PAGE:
B2 B2.1

B2.2

B2.3

B2.4

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REPORT TO CLIENT AND DESIGN TEAM (referred to in B2.2 of this appendix) CONSTRUCTION BUDGET AND PROGRAMME
Client Project Location Budget serial number: COSTS (for basis see sheet .......) Price base date: New building work:

Site works:

Alterations:

Construction costs (at stated price base) Estimate inflation to probable tender date of

Construction costs at tender Estimated increased costs payable to contractors during construction period Construction costs at completion Professional fees of all consultants including expenses

Value Added Tax – On construction On fee Total budget of construction works and fees

% %

Exclusions from budget

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zzz

REPORT TO CLIENT AND DESIGN TEAM (continued)
TIME Preliminary/Final Programme (weeks) as Budget Cost 0 Client decision to accept budget and proceed Final brief and scheme design approved Alternative 1 0 Alternative 2 0

Receipt of first tenders

Formation of contract

Construction commencement

Client occupation: phase phase phase phase Total Cost Variation (including fees)

Contractor and/or construction implications of programme

The alternative time scales shown make the following assumptions: Alternative 1

Alternative 2

CASH FLOW – FORECAST Quarterly from acceptance of budget and authority to proceed (including fees)

1Q As Budget Cost

2Q

3Q

4Q

5Q

6Q

7Q

8Q

9Q

10Q 11Q 12Q

Balance

Total

Alternative 1 Alternative 2

Note: All figures in thousands ’Occupation quarter indicated by ‘O’

Construction commencement quarter indicated by ‘C Balance shown normally payable during first year of occupation

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REPORT TO CLIENT AND DESIGN TEAM (continued)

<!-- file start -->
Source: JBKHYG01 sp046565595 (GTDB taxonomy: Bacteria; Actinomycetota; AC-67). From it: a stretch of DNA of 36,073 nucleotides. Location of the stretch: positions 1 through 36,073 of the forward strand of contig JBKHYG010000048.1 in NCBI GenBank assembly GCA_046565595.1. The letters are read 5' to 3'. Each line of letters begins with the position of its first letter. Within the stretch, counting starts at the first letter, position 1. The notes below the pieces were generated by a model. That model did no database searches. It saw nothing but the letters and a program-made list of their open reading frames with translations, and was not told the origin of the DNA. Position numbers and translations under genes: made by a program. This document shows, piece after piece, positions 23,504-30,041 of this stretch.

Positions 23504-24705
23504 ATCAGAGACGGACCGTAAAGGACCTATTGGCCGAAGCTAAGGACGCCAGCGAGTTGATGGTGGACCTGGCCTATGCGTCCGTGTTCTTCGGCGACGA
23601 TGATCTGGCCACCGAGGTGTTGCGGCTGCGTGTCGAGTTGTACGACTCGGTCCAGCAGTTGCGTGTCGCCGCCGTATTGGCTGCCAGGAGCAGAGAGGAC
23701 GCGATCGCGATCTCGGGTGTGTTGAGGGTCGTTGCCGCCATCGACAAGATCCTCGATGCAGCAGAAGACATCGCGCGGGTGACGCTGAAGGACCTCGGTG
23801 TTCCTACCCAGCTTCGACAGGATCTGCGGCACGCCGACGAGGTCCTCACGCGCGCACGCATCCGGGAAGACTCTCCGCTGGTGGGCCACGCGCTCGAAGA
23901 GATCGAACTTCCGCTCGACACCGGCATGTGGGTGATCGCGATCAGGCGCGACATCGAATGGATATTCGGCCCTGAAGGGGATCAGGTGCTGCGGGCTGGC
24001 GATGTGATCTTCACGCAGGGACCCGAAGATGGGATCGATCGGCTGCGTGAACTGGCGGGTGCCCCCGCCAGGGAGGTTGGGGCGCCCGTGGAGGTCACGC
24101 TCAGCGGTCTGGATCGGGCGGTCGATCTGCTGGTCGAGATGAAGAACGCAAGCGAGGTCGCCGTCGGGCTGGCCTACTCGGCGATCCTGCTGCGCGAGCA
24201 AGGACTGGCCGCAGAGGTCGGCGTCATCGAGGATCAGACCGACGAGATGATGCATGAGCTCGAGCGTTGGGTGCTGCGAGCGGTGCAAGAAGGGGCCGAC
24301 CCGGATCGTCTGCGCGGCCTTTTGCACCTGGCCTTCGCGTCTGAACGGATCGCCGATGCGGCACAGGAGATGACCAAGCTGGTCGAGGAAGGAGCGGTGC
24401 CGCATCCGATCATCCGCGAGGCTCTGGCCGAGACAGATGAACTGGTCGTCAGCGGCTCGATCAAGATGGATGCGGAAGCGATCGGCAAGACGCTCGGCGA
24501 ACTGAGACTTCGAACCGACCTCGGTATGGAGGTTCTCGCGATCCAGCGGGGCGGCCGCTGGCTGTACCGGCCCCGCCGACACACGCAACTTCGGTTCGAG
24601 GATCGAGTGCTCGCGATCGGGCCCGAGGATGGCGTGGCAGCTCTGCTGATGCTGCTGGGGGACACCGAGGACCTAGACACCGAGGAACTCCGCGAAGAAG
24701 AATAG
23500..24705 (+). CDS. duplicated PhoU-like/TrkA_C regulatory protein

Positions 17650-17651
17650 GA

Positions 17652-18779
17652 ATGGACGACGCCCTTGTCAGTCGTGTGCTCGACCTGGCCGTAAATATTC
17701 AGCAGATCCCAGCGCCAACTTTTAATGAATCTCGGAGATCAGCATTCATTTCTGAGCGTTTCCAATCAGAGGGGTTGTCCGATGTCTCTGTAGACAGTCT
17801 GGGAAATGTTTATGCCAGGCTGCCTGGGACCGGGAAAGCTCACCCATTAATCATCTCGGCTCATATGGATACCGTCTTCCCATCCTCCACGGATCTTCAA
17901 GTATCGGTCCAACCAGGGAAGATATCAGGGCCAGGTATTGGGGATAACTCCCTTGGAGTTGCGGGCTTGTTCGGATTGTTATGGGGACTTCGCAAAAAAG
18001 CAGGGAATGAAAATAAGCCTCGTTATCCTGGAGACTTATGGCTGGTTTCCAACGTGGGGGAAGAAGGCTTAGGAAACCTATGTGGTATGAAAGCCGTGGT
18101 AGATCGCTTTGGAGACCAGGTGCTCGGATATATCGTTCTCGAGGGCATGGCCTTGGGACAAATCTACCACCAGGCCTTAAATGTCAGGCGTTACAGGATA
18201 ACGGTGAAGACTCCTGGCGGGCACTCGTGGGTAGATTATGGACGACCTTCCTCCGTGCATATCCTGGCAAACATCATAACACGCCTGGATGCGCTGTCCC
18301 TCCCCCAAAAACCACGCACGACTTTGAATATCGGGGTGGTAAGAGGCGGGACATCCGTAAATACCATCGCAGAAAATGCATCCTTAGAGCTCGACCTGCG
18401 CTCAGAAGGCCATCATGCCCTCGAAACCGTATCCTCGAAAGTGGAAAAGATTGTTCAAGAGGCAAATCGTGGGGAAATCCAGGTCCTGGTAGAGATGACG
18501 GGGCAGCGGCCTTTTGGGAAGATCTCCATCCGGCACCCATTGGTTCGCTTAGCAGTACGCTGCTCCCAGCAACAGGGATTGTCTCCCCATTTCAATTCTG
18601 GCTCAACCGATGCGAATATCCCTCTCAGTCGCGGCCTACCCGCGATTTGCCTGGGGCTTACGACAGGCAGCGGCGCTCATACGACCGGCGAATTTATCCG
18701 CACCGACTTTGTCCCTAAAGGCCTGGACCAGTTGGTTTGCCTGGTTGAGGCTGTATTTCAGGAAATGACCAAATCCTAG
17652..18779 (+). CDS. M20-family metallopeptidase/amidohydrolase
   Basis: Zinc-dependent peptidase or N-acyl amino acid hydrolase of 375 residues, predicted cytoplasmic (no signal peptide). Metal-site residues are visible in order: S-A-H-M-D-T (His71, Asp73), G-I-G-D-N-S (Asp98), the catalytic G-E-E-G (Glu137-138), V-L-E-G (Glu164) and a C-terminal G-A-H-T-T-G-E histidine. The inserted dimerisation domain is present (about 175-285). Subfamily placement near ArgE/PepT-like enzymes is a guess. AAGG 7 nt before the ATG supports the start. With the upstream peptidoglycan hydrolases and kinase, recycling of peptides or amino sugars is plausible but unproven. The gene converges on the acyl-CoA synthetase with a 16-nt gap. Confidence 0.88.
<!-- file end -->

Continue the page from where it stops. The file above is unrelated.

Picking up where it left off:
BASIS OF BUDGET Areas Schedule of accommodation Area m2 Min. floor to ceiling height (m) Max. floor loadings – kN/m2 Comment

TOTAL FLOOR AREA

Quality Standards External elevations:

Internal finishes:

Heating & ventilation:

Lighting:

Site works:

Other (specify):

Exclusions from budget:

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REPORT TO CLIENT AND DESIGN TEAM (continued)
Alternative standards

Alternatives

Cost: extra/saving

Comment

Budget prepared by:

Signature:

____________________________________________

Date: ____________________

Firm:

____________________________________________ ____________________________________________ ____________________________________________ ____________________________________________

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REPORT TO DESIGN TEAM (referred to in B2.3 of this appendix)
TECHNICAL QUANTITY AND QUALITY PARAMETERS Budget serial number BUILDING

Quantity Gross floor area Maximum square index No. of storeys m2 (Perimeter on plan Floor to ceiling heights: lowest floor intermediate floors highest floor Floor/roof zone Calculated external wall/floor ratio Density of vertical division Proportion of glazed external wall area m.)

m. m. m. m. %

(length of partitions and internal walls measured over door openings m.)

Calculated partition/floor ratio Lifts ____________________________ Stairs: number of flights Number ____________________ Type _______________________________

Structural Ground bearing pressure Floor loadings: kN/m2 Ground water level Ground Intermediate Highest Roof loading: kN/m2 (maximum live) kN/m2 (maximum live) kN/m2 (maximum live) kN/m2 (maximum live)

Environmental Fabric ‘U’ values: Roof Walls (average) Ground floor Air change rates and air temperature (Specify spaces and rates/hour and minimum temperatures) Heating load Hot water load kW kW ( W/m2) W/m2°C W/m2°C W/m2°C

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REPORT TO AND DESIGN TEAM (continued) REPORT TO CLIENT DESIGN TEAM (continued)
TECHNICAL QUANTITY AND QUALITY PARAMETERS (continued) Lighting levels (Specify spaces, lux level and load in W/m2)